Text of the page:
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With 2.35:1, there will be black bars. I don't forsee any anamorphic squeeze on the source material as there is no display standard wider than 16:9. And I don't think the companies defining the new formats have enough forsight to allow for a future 2.35:1 display.
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post #8 of 22 Old 06-28-2005, 01:59 AM
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bills2k said it.

HD sources will still have to display black bars for scope material - how could they not!

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post #9 of 22 Old 07-03-2005, 05:57 PM
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Ok,
Clarify for this besotted brain. (Please)
2.35 will *not* utilize the full 1920 x 1080 pixel space and let the displays remap?

1.78 will have more pixel data than 2.35?

Whaaa.
I want a flag.

ted
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post #10 of 22 Old 07-03-2005, 07:42 PM
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The next-gen discs will be letterboxed (as appropriate) but not anamorphic.

I'm with you. But both times I've brought it up on here people said that it would be useful to so few, and would add to the player costs. In actuality, you'd need the PLAYER to downconvert. No current display would know it was supposed to downconvert the frames.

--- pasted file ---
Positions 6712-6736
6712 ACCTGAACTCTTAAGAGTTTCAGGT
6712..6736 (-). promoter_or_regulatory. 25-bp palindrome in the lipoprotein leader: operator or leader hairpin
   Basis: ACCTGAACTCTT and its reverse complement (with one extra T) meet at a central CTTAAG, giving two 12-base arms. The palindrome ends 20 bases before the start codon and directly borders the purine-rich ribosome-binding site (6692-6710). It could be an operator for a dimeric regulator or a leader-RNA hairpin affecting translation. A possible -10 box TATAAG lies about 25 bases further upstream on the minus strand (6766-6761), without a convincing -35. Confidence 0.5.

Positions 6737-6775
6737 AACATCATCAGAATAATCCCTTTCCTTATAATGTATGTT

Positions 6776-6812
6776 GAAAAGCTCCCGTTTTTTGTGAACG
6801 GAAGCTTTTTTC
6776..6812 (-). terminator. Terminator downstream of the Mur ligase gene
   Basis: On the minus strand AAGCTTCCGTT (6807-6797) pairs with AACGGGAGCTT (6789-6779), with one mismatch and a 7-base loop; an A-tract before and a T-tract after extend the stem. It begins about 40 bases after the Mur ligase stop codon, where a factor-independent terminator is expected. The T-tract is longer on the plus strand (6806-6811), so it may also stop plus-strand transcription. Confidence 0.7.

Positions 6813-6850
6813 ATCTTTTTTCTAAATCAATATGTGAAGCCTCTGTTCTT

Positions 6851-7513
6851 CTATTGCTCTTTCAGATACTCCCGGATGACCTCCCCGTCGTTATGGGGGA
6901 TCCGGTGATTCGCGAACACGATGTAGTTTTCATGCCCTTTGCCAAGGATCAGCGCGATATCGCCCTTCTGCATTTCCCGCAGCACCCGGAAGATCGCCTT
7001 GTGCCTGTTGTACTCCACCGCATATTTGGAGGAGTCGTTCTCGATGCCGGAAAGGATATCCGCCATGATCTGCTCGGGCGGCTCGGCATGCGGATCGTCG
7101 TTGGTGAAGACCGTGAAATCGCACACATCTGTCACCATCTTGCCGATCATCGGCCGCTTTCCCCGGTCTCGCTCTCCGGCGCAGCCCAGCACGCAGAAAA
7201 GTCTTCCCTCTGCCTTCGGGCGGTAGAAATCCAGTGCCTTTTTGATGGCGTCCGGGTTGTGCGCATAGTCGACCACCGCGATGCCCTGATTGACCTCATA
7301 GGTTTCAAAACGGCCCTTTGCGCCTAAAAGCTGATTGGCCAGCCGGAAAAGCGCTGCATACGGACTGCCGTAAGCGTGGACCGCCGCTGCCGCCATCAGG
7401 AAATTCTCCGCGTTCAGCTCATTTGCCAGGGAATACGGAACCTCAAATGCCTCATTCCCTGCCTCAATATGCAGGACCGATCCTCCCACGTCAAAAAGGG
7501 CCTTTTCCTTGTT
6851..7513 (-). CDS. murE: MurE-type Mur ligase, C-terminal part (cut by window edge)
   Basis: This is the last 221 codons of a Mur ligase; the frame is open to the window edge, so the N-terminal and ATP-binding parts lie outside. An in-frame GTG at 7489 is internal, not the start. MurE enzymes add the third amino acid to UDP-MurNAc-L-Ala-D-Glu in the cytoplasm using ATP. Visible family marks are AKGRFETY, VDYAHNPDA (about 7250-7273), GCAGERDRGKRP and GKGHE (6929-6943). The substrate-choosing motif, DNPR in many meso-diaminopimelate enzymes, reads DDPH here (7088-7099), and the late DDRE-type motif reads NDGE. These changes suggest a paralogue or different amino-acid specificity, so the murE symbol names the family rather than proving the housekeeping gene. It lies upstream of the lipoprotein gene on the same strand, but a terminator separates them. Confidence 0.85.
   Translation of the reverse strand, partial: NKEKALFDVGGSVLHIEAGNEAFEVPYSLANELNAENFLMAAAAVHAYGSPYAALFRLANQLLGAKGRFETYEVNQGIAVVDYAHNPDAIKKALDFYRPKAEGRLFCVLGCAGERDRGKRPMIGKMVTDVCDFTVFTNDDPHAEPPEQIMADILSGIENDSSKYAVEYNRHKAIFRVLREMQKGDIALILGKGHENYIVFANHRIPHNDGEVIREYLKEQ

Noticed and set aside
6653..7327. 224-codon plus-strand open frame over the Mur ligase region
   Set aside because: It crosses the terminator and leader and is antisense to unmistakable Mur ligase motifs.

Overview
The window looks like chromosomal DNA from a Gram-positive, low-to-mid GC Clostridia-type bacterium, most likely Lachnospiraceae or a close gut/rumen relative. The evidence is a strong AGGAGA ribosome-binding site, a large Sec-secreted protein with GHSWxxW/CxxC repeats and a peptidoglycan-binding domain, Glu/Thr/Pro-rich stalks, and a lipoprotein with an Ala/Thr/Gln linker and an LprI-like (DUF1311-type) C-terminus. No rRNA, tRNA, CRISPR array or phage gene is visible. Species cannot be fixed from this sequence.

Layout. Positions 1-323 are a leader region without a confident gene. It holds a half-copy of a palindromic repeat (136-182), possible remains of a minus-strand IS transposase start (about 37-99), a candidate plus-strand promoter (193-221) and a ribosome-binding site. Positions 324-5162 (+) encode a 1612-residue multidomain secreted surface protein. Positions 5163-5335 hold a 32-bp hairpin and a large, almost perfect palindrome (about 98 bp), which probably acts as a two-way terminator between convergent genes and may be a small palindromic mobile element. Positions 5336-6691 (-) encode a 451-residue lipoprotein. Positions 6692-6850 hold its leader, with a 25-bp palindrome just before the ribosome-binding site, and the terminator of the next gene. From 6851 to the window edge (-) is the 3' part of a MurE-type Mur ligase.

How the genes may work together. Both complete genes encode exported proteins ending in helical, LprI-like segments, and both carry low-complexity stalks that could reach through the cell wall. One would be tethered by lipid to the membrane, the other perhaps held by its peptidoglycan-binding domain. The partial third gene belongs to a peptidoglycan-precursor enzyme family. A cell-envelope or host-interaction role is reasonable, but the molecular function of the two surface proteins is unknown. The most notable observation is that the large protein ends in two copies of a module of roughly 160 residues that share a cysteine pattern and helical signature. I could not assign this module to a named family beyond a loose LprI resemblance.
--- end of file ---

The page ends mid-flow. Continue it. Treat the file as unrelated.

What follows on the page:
Considering the debates between the two competing systems, it's ironic that this one particular feature that WOULD distinguish the adopter is shouted down by the keeners. An even better idea suggested on here is a fixed height (1080) variable width frame size. Don't squeeze, but rather expand the horizontal resolution as needed. :D

There were those upset about the calls for anamorphic DVDs because of how it lowered the quality to 4:3 (almost undoubtedly their) sets. Then the moment they bought widescreen, I'm sure the bit flipped.

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post #11 of 22 Old 07-03-2005, 09:47 PM
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In the case of standard DVDs, there were standardized, defined formats for both the 16:9 and 4:3 pictures. I don't think there is a defined format for any other aspect ratio. Would that have anything to do with why an anamorphic flag wasn't included in the hi-def DVD spec? (I wouldn't think it would be much of an issue, but maybe something about the hardware components?)